Palermo

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I need to dig out my holiday photos from Palermo a few years ago, but here’s a cheat: web photos of the amazing Oratorio Di Santa Zita. Whipped cream a go-go.

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St Paul’s

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Probably my favourite building in all of London. I love it in every weather: on a cold winter day with blue skies and big clouds

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on a grey morning where it blends in with the Victorian and 1950s offices on Ludgate Hill

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or on an unexpectedly golden afternoon.

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All photos December 2016.

Corona

 

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Stunning halo effect in this photo by Joachim Baldauf, which simultaneously references Frida Kahlo, the excesses of high Baroque Catholicism, fine lace and the mandala.

Image via Pinterest.

Jerusalem

One of the things I found strangest in the States was that museums were expensive to get into, but the price would include automatic entry to all shows and the ability to take as many photos as you like. In contrast, British institutions are free, but a single exhibition might cost £15 and you can spend £10 on postcards of things you don’t really want.

Currently on at The Met is an exhibition on the material culture of Jerusalem from 1000 – 1400, which thanks to the suggested entry fee policy I got to enjoy for $1. Each area in the exhibition is grouped thematically rather than chronologically, and whilst I wouldn’t say it aims to give a detailed history of the Crusades, it does really conjure up what the life of the elite must have looked and felt like during this period through the choice of stunning objects on display.

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Eyes as big as plates

 

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How phenomenonally beautiful is this idea & this photo from Karoline Hjorth and Riita Ikonen? Their Kickstarter page is here & I wish I’d seen it when it was open. Instead I’ll keep an eye out for their book.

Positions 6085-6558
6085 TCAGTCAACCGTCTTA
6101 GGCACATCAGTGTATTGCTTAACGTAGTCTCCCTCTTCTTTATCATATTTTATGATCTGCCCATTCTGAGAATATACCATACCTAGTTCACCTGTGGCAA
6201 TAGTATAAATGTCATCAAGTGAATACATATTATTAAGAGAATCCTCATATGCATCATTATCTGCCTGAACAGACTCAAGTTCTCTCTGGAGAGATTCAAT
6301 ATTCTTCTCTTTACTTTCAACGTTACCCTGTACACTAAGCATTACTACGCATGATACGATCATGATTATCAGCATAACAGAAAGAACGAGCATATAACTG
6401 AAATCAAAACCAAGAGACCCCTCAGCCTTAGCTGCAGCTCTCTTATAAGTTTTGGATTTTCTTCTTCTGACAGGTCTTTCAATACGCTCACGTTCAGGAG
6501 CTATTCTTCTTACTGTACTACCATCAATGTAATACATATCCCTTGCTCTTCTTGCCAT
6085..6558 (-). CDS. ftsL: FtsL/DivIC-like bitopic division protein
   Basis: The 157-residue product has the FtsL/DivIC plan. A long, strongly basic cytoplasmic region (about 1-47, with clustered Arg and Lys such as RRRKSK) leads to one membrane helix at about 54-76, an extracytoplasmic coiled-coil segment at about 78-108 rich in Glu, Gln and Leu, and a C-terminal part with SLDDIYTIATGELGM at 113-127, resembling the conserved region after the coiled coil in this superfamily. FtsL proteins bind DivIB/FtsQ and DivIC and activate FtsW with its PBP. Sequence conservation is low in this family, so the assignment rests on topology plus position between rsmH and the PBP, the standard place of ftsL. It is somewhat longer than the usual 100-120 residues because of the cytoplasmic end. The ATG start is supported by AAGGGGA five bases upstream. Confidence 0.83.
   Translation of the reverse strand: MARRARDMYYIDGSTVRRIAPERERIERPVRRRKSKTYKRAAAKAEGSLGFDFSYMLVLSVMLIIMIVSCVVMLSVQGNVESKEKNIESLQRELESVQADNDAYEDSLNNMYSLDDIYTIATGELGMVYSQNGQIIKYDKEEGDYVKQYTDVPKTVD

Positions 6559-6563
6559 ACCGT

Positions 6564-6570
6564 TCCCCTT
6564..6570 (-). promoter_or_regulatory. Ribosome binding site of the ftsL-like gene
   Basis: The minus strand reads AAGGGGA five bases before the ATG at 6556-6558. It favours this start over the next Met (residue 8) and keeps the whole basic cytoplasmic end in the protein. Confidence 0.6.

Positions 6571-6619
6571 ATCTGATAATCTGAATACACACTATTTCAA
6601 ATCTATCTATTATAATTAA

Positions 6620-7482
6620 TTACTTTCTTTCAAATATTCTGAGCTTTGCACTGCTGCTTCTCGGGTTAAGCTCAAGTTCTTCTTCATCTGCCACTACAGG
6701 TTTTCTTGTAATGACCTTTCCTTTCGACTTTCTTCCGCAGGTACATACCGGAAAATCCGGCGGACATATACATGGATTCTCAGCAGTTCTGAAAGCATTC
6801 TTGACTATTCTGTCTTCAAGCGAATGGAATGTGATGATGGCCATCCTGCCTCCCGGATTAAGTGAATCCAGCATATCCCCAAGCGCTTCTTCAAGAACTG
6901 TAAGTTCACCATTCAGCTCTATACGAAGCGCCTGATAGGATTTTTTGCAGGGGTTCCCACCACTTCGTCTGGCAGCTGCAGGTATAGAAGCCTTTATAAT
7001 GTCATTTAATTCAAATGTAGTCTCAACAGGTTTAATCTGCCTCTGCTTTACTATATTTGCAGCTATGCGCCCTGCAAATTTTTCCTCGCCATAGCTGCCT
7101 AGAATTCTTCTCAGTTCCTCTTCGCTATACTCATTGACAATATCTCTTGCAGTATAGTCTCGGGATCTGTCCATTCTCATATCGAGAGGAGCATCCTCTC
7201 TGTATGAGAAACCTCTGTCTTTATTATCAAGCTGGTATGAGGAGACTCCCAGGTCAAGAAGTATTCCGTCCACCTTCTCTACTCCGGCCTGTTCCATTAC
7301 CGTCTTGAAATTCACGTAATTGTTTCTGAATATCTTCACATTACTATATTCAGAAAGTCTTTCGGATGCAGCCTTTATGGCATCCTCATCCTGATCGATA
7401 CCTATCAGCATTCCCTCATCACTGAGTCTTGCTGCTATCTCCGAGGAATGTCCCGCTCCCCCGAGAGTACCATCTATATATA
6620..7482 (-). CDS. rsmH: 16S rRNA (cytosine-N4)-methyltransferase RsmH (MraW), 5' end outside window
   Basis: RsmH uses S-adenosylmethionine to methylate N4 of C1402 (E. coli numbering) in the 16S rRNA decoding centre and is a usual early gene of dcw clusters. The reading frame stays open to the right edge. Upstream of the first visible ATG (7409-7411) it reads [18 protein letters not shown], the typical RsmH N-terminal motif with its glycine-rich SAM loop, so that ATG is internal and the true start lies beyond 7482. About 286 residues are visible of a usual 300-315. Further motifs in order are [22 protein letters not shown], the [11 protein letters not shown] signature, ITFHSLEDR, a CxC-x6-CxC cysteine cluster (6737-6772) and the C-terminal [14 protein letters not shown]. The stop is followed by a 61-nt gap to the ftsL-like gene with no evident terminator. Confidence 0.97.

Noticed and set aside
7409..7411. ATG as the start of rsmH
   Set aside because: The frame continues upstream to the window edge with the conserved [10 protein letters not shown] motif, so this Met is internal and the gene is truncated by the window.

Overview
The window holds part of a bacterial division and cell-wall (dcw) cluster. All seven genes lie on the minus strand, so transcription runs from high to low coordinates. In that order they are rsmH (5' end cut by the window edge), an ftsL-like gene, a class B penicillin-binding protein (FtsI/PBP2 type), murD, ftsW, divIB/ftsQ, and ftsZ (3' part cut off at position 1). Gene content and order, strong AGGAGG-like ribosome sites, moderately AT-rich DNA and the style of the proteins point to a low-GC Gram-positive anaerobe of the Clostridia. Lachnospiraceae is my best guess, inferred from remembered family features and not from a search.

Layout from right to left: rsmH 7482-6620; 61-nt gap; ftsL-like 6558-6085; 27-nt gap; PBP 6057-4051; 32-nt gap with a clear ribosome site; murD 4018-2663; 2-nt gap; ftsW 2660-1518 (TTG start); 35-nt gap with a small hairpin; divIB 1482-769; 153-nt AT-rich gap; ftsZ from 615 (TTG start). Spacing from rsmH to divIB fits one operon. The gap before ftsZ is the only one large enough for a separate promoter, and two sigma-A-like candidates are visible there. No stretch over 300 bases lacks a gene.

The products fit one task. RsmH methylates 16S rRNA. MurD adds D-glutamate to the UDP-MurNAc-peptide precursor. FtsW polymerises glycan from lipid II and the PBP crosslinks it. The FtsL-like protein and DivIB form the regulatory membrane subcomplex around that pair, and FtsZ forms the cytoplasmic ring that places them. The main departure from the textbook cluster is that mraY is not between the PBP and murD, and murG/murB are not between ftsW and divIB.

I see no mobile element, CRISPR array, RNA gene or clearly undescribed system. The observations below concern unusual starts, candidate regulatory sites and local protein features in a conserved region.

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The rhubarb camouflage made me laugh too – my dad has killed more rhubarb with his lawn mowing than a school kitchen’s worth of crumble, so this hideout would be perfect for him!

To save one life is to save all humanity

 

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These are the White Helmets, civilian volunteers who enter bomb sites and collapsed homes in Syria to rescue the wounded. That they didn’t win the Nobel Peace Prize saddened me, as it showed how manipulated the prize can be (no shock here, given the effective rigging of the literature awards in the 1920s) – but there is this campaign to donate the same amount they would have received under the prize.

Let me say again, these people are volunteers. No conscription or intervening NGO leads, directs or forces them to act. Their choices straddle the boundary of All Souls and All Saints feasts today.

Photo via http://www.peacetimes.news

Round 1 at The Met

I can’t really say that I did the Met, but I think that it did me, on two consecutive days.

 

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All photos by me, from top to bottom: The sculpture gallery; a screen by Jean Dunand from 1925-26; the Louis of France, the Grand Dauphin by Francois Girourard; a 2nd century painting from Roman Egypt and a Byzantine mosaic; one of the period rooms in the Met; Venus and Aeneas by Jean Cornu; a floral still-life in carved lime wood from 1784; another period room rescued from a French chateau; the American Court; Amor Caritas by Augustus Saint-Gaudans; two paintings by Sargent (including details of the three Wyndham sisters); Maurice Prendergast Central Park; another period room; Europa and the bull in the sculpture court; the entrance hall.